Lord Durham's Report: An Abridgement of Report on the Affairs of British North America

By Lord Durham; Gerald M. Craig | Go to book overview

THE LEGISLATIVE COUNCIL

FRIDAY / FEBRUARY 3, 1865.

Hon. Sir Etienne-Pascal Taché ( Premier, Receiver-General, Minister of Militia) [Life member]:

HON. SIR E. P. TACHÉ then said that in moving the resolution he felt it his duty first to make a few preliminary remarks, and to give fully and thoroughly the reasons which had induced him to assume the grave responsibility of laying this measure before the House and the country. The reasons were two-fold. They related first to the intrinsic merits of the scheme itself, divested of all other considerations, and next, to the settlement of the domestic difficulties which for some years had distracted the country, and the means we might and ought to employ to restore good feeling, harmony and concord therein. He would, then, first address himself to what he considered the intrinsic merits of the scheme of Confederation, and he would therefore say that if [we] were anxious to continue our connection with the British Empire, and to preserve intact our institutions, our laws, and even our remembrances of the past, we must sustain the measure. If the opportunity which now presented itself were allowed to pass by unimproved, whether we would or would not, we would be forced into the American Union by violence, and if not by violence, would be placed upon an inclined plane which would carry us there insensibly. In either case the result would be the same. In our present condition we would not long continue to exist as a British colony. . . .

The honorable member then referred to the artificial communications of the country, viz., our Canals, which, he said, were on a scale unequalled in America, or, indeed, in the world. Our Railway system too, in proportion to our means and population, was as extensive as could be found anywhere else; yet

-19-

Notes for this page

Add a new note
If you are trying to select text to create highlights or citations, remember that you must now click or tap on the first word, and then click or tap on the last word.
One moment ...
Project items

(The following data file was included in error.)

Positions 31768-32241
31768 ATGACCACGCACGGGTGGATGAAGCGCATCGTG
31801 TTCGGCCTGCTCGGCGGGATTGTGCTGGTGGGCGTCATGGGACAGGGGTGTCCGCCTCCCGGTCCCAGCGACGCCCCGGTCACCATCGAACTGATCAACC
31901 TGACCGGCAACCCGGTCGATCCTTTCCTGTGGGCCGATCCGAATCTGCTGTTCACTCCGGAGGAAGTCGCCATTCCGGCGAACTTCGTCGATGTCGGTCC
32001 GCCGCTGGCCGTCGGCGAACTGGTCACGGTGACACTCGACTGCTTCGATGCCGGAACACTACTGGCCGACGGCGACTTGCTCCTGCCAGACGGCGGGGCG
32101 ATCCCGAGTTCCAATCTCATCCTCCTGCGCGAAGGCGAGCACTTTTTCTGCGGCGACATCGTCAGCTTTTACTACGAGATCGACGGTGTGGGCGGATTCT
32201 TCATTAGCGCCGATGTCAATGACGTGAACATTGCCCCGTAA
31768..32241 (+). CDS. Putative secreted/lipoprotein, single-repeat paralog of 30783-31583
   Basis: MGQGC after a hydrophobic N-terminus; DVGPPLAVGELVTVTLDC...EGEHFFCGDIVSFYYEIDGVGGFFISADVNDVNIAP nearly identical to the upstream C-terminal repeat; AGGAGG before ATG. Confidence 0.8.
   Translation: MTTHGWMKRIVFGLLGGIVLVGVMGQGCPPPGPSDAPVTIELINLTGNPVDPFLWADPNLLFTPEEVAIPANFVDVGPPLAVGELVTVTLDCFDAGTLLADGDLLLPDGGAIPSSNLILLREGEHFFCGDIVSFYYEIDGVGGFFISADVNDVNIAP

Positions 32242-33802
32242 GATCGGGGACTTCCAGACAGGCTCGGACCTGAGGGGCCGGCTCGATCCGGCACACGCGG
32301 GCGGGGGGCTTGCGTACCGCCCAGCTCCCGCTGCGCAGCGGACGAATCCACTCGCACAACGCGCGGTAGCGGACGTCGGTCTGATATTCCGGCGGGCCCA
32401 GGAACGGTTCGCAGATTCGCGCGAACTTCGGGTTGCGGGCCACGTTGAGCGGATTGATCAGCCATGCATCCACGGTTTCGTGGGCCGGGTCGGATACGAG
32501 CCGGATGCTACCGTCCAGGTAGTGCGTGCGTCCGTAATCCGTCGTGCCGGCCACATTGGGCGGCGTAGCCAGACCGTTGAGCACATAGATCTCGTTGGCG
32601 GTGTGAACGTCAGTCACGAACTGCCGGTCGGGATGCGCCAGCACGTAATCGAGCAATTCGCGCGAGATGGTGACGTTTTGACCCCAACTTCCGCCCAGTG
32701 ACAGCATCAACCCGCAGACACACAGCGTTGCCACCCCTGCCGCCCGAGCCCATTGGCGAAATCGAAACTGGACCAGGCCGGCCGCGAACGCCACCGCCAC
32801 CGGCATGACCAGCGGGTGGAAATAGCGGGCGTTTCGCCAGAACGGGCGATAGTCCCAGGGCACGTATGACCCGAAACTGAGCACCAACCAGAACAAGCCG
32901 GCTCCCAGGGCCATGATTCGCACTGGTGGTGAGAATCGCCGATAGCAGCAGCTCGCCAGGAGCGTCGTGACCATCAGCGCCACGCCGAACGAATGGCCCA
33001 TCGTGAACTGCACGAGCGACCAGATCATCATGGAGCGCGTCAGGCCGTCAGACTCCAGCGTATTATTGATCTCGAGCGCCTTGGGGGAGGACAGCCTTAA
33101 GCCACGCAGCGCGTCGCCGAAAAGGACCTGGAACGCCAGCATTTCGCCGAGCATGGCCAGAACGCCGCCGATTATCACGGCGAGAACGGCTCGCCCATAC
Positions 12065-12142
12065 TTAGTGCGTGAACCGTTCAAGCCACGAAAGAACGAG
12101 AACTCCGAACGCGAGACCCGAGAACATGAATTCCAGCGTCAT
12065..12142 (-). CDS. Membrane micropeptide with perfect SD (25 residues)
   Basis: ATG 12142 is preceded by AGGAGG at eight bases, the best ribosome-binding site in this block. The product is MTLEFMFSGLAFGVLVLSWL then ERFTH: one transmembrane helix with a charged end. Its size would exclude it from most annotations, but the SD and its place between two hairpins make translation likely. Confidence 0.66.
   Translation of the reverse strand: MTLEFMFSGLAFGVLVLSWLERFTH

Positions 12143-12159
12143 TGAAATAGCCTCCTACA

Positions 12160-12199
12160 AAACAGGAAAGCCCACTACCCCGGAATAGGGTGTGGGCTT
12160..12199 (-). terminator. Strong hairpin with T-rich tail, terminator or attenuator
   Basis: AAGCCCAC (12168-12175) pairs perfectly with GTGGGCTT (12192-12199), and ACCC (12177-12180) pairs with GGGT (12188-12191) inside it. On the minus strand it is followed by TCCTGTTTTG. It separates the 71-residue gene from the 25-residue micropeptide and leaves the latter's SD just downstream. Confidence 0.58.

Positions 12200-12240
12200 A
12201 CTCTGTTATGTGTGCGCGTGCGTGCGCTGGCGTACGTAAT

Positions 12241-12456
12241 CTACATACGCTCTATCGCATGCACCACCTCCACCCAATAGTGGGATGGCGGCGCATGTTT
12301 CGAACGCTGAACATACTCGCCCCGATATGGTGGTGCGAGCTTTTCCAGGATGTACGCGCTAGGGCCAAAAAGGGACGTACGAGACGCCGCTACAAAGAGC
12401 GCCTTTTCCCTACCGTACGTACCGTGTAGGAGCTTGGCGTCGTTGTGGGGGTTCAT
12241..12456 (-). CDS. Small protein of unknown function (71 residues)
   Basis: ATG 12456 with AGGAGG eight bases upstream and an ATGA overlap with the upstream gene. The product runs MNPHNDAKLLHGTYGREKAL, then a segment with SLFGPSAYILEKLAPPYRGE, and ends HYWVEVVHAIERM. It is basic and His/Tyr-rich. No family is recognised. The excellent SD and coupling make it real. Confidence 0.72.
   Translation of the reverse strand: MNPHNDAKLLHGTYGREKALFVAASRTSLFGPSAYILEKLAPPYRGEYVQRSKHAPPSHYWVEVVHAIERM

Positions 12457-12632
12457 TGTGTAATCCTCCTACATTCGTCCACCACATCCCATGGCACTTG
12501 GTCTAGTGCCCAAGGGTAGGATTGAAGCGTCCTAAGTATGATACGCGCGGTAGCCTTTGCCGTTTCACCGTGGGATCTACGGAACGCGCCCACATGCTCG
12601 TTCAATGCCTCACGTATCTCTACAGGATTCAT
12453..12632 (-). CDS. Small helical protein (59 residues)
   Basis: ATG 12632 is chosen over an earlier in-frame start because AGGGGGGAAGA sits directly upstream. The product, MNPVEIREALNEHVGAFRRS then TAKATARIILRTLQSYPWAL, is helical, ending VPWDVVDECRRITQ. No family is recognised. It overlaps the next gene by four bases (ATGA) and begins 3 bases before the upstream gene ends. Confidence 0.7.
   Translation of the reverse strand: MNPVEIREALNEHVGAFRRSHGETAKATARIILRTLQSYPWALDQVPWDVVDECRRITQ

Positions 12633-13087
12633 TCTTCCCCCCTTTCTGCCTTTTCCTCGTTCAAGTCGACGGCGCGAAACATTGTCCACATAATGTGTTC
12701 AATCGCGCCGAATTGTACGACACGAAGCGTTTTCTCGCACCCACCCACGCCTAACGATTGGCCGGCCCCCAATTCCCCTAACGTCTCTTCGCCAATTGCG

Items saved from this book

This book has been saved
Highlights (0)
Some of your highlights are legacy items.

Highlights saved before July 30, 2012 will not be displayed on their respective source pages.

You can easily re-create the highlights by opening the book page or article, selecting the text, and clicking “Highlight.”

Citations (0)
Some of your citations are legacy items.

Any citation created before July 30, 2012 will labeled as a “Cited page.” New citations will be saved as cited passages, pages or articles.

We also added the ability to view new citations from your projects or the book or article where you created them.

Notes (0)
Bookmarks (0)

You have no saved items from this book

Project items include:
  • Saved book/article
  • Highlights
  • Quotes/citations
  • Notes
  • Bookmarks
Notes
Cite this page

Cited page

Style
Citations are available only to our active members.
Sign up now to cite pages or passages in MLA, APA and Chicago citation styles.

(Einhorn, 1992, p. 25)

(Einhorn 25)

1

1. Lois J. Einhorn, Abraham Lincoln, the Orator: Penetrating the Lincoln Legend (Westport, CT: Greenwood Press, 1992), 25, http://www.questia.com/read/27419298.

Cited page

Bookmark this page
Lord Durham's Report: An Abridgement of Report on the Affairs of British North America
Settings

Settings

Typeface
Text size Smaller Larger
Search within

Search within this book

Look up

Look up a word

  • Dictionary
  • Thesaurus
Please submit a word or phrase above.
Print this page

Print this page

Why can't I print more than one page at a time?

Full screen
/ 179

matching results for page

Cited passage

Style
Citations are available only to our active members.
Sign up now to cite pages or passages in MLA, APA and Chicago citation styles.

"Portraying himself as an honest, ordinary person helped Lincoln identify with his audiences." (Einhorn, 1992, p. 25).

"Portraying himself as an honest, ordinary person helped Lincoln identify with his audiences." (Einhorn 25)

"Portraying himself as an honest, ordinary person helped Lincoln identify with his audiences."1

1. Lois J. Einhorn, Abraham Lincoln, the Orator: Penetrating the Lincoln Legend (Westport, CT: Greenwood Press, 1992), 25, http://www.questia.com/read/27419298.

Cited passage

Welcome to the new Questia Reader

The Questia Reader has been updated to provide you with an even better online reading experience.  It is now 100% Responsive, which means you can read our books and articles on any sized device you wish.  All of your favorite tools like notes, highlights, and citations are still here, but the way you select text has been updated to be easier to use, especially on touchscreen devices.  Here's how:

1. Click or tap the first word you want to select.
2. Click or tap the last word you want to select.

OK, got it!

Thanks for trying Questia!

Please continue trying out our research tools, but please note, full functionality is available only to our active members.

Your work will be lost once you leave this Web page.

For full access in an ad-free environment, sign up now for a FREE, 1-day trial.

Already a member? Log in now.